Tag Archives: thomas pynchon

Letting Go

Steve Mitchelmore finds this while making a broader point about Joyce vis a vis modernism:

Compared with Proust and Beckett, Kakfa and Eliot and Virginia Woolf, Joyce presents a strangely rigid attitude; he refuses ever to let go, to trust the work to take him where it will. Every ‘letting go’ has to be carefully fitted into its place in the overall design, even though there is no longer, by his own admission, any authority for the pattern the design itself assumes.

It is perhaps a weakness of Joyce and not just a fact about him that he is such a godsend to the academic community. For there is ultimately something cosy and safe about Ulysses: underlying it is the belief that the mere accumulation of detail and complexity is an unquestioned good. Far from being ‘the decisive English-language book of the [twentieth] century,’ as Kenner suggests, it is perhaps the last great book of the nineteenth.

These remarks strike me at an interesting time, wherein I’m re-reading Pynchon and not finding him wholly to my liking. I think there are certain similarities with Joyce. Pynchon’s way of “letting go” is always situated within a certain set of ideas he wants to get across. Some stretches of Pynchon’s work are quite brilliant, so brilliant in fact that one is encouraged to just break them out of the novel and enjoy them on their own, since, in the context of the larger work, they always end up reducing themselves back to that grand design.

This, I think, gets back to my main critique of David Foster Wallace, who also seemed unable to let his work simply be. (Perhaps there is something to these massive novels of information. I would say that, like Joyce, Wallace and Pynchon harken back to the 19th century more than people who are obsessed with reading them as postmodernists seem to think.) Infinite Jest succeeds, in my opinion, on the fact that it got away from him despite his best efforts to pin it down to certain certainties he wanted to express.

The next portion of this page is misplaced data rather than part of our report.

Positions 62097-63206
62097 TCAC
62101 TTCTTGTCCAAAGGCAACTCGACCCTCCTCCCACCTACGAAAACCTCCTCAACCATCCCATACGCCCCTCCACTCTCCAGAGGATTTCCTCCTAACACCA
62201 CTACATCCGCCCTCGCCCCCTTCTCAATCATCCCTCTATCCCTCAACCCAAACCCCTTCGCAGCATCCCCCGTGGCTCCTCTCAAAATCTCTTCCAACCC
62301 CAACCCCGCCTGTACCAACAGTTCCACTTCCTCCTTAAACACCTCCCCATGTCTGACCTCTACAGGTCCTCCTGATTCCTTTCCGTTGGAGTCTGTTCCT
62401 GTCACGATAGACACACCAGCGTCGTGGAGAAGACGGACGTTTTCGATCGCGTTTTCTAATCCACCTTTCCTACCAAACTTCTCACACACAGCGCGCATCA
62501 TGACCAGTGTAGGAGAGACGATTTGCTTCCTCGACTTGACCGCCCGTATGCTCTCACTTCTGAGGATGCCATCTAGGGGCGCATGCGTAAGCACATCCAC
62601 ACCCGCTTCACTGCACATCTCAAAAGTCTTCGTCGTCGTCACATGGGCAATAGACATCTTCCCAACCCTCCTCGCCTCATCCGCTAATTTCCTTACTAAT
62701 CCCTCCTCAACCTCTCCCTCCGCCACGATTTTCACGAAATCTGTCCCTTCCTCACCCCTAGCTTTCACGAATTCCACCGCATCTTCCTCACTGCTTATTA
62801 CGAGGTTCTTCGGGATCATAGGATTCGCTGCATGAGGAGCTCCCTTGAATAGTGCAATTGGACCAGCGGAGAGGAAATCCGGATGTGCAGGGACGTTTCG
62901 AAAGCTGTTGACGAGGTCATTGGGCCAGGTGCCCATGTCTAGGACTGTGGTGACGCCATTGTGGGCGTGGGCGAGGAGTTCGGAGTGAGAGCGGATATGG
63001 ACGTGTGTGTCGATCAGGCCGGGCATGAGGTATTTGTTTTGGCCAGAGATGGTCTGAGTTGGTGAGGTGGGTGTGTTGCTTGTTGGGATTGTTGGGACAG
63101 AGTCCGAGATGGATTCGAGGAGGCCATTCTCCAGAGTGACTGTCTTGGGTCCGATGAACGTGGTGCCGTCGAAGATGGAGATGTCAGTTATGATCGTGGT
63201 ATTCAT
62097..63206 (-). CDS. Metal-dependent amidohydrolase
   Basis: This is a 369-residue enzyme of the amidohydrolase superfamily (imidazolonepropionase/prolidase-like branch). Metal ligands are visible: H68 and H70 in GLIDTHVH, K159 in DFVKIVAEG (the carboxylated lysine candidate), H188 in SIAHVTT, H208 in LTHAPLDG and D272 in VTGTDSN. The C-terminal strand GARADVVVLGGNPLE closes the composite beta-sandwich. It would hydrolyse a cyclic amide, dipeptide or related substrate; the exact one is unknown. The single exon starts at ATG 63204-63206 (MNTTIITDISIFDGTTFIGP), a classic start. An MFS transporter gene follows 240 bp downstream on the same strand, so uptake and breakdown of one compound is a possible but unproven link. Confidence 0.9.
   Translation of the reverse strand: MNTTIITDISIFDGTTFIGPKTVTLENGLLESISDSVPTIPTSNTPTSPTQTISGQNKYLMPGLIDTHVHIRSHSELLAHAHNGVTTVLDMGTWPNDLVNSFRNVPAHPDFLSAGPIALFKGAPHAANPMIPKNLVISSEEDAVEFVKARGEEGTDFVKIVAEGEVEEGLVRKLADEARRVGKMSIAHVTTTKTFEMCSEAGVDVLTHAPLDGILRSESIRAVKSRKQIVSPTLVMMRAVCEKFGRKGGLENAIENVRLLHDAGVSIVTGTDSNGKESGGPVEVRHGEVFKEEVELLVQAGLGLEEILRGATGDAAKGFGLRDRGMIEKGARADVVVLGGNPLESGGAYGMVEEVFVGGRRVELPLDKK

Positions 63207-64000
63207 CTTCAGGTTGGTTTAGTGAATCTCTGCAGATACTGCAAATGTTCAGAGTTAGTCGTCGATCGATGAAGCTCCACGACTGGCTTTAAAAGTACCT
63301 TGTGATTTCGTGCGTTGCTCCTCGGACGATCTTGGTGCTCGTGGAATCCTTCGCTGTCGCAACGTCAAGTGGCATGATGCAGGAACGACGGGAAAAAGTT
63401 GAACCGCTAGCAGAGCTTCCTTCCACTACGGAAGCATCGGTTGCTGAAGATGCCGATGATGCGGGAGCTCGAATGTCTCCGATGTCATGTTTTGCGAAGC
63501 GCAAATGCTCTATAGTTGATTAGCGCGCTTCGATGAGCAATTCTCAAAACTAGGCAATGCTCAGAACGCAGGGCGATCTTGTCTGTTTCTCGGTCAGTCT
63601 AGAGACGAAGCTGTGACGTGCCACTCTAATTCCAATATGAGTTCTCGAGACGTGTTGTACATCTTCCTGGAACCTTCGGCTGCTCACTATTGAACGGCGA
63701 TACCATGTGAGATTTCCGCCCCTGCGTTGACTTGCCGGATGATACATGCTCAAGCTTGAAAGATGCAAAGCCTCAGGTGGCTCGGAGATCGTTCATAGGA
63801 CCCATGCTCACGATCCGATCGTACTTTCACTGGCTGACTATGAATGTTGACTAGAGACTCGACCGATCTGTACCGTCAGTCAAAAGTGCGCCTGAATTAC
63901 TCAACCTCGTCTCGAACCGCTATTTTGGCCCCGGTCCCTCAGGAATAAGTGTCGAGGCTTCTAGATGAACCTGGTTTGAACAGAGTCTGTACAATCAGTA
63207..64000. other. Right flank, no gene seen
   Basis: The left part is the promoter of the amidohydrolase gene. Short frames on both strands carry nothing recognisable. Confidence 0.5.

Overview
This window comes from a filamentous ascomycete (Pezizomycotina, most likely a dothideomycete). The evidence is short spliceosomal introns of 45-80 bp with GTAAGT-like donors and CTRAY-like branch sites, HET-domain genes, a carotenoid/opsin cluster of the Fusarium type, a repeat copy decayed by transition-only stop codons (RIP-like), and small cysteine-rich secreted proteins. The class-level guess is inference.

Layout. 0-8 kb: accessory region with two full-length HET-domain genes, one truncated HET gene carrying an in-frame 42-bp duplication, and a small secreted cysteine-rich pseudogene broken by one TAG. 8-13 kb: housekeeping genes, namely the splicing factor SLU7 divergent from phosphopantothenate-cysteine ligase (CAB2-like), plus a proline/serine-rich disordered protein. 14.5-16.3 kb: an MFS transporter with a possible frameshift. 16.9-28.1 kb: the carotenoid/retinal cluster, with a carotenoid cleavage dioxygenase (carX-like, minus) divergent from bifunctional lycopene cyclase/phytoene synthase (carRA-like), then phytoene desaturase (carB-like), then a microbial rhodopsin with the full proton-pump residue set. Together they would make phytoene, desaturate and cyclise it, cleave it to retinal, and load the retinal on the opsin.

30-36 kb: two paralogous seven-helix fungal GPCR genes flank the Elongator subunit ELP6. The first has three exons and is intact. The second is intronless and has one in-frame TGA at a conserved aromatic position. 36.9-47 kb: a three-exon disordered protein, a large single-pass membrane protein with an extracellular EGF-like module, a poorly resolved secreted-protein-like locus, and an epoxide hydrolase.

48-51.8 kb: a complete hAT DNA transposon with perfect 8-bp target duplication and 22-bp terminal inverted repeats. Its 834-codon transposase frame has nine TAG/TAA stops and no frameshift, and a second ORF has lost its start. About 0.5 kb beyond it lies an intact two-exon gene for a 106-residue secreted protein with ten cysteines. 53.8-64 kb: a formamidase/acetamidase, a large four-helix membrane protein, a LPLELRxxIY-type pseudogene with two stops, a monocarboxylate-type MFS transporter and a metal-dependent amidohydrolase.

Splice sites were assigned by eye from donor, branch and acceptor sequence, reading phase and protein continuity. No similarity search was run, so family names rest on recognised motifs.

Strange Pynchon Ephemera

This is probably the biggest cache of details from Pynchon’s personal life to surface . . . well, ever. Not that there’s much competition.

Photo of Pynchon’s right hand at the link.

Phyllis Gebauer was at the event to discuss the books, her friendship with Pynchon — whom she calls “Tom” — and the collection, which she hopes will fund scholarships to the UCLA Extension Writers Program where Gebauer has taught for more than two decades.

Gebauer talked to Pynchon extensively about the gift. “When Tom lived in L.A. he did a lot of research at the UCLA research library,” she said. “He likes the idea of these books being used to fund scholarships.” The two spoke on the phone for 90 minutes Tuesday, she said. Pynchon followed up with a fax, which Gebauer read to Wednesday night’s audience.

. . .

In the early 1960s, Phyllis was a Spanish teacher in Seattle, married to Fred Gebauer, a mechanical engineer doing work at Boeing he couldn’t discuss. At a party celebrating a mutual friend’s new piano, the two met Pynchon, a technical writer working for another part of Boeing. Pynchon and Fred clowned around by reaching into the piano and plucking out the Yogi Bear theme song on its strings — “which did not delight the host,” Phyllis Gebauer said Wednesday night.

. . .

The couple had moved several times in just a few years when Fred took a job at NASA — another one he couldn’t discuss — and, after being in Houston just a week, they bumped into Pynchon after a concert. “Phyl, Fred, what are you guys doing here?” she remembers Pynchon calling to them. The coincidence was the kind of thing that might happen in one of Pynchon’s books — but in Pynchon’s world it would have been the result of a deep and complex conspiracy.

The reconnected friends spent a lot of time together. In her mini-memoir, titled “Tom and Us,” Phyllis writes that Pynchon and Fred used to shoot toy rockets off the roof of their Houston house. She recalls that more than once she’d be talking to Pynchon on the phone, hand it over to Fred when she left for one of her graduate school classes — and she’d return hours later to find Fred still sitting in their knotty-pine lined family room, still talking to Tom on the other end of line.


The Surrender is Veronica Scott Esposito’s “collection of facts” concerning how she embraced her true gender.


Two long essays of 10,000 words each on sex in—and out of—literature . . .

The first essay dives in to Nicholson Baker’s “sex trilogy,” explaining just what Baker is up to here and why these books ultimately fail to be as sexy as Baker might wish.

From there the book moves on to the second essay, which explains just why Spaniard Javier Marías does right what Baker does wrong . . .


5 essays. 2 interviews.

All in all, over 25,000 words of Latin American literary goodness.

3 never-before-published essays, including “The Digression”—a 4,000-word piece on the most important digression in César Aira’s career.

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